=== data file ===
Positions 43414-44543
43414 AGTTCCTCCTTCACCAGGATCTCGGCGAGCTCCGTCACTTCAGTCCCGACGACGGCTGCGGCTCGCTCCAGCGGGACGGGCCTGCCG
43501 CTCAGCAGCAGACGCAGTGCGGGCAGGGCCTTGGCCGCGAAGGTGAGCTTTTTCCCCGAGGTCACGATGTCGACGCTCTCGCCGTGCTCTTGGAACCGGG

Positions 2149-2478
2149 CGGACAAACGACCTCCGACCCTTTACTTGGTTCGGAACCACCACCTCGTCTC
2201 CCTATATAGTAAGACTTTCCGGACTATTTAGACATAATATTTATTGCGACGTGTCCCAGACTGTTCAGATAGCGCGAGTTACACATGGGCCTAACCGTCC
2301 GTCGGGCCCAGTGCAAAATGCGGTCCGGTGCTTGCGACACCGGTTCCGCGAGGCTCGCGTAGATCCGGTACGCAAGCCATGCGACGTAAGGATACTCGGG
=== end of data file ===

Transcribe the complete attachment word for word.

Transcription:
Positions 43414-44543
43414 AGTTCCTCCTTCACCAGGATCTCGGCGAGCTCCGTCACTTCAGTCCCGACGACGGCTGCGGCTCGCTCCAGCGGGACGGGCCTGCCG
43501 CTCAGCAGCAGACGCAGTGCGGGCAGGGCCTTGGCCGCGAAGGTGAGCTTTTTCCCCGAGGTCACGATGTCGACGCTCTCGCCGTGCTCTTGGAACCGGG

Positions 2149-2478
2149 CGGACAAACGACCTCCGACCCTTTACTTGGTTCGGAACCACCACCTCGTCTC
2201 CCTATATAGTAAGACTTTCCGGACTATTTAGACATAATATTTATTGCGACGTGTCCCAGACTGTTCAGATAGCGCGAGTTACACATGGGCCTAACCGTCC
2301 GTCGGGCCCAGTGCAAAATGCGGTCCGGTGCTTGCGACACCGGTTCCGCGAGGCTCGCGTAGATCCGGTACGCAAGCCATGCGACGTAAGGATACTCGGG